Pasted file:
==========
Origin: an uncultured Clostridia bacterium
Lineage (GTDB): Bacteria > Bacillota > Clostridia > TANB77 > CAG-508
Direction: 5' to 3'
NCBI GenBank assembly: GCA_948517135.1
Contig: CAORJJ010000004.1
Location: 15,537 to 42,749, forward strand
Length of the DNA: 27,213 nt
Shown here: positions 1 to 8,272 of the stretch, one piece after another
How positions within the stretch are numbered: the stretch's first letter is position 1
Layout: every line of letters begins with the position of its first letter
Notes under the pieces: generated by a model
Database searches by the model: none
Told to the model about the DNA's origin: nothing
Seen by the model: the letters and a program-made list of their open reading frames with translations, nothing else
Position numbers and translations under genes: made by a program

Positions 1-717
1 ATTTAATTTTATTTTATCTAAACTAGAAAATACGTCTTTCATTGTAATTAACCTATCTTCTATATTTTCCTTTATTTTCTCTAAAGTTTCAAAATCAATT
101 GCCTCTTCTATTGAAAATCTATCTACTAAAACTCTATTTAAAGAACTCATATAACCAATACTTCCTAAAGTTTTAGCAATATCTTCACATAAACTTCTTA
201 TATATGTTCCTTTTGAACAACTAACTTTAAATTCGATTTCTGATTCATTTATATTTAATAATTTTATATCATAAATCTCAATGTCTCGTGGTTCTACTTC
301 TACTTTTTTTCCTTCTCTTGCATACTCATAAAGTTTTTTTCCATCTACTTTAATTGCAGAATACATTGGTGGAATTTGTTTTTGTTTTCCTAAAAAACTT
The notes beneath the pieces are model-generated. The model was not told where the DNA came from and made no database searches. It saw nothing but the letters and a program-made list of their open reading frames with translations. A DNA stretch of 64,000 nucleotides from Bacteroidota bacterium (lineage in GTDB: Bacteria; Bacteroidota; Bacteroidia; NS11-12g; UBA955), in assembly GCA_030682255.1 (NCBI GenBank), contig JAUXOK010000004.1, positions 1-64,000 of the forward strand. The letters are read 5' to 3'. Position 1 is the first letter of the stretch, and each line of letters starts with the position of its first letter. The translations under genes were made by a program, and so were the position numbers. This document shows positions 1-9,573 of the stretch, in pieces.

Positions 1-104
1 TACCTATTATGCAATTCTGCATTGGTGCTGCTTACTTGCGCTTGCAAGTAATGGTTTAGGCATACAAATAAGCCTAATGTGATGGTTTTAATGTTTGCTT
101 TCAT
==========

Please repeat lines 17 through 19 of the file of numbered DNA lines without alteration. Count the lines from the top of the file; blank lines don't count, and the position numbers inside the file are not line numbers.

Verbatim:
1 ATTTAATTTTATTTTATCTAAACTAGAAAATACGTCTTTCATTGTAATTAACCTATCTTCTATATTTTCCTTTATTTTCTCTAAAGTTTCAAAATCAATT
101 GCCTCTTCTATTGAAAATCTATCTACTAAAACTCTATTTAAAGAACTCATATAACCAATACTTCCTAAAGTTTTAGCAATATCTTCACATAAACTTCTTA
201 TATATGTTCCTTTTGAACAACTAACTTTAAATTCGATTTCTGATTCATTTATATTTAATAATTTTATATCATAAATCTCAATGTCTCGTGGTTCTACTTC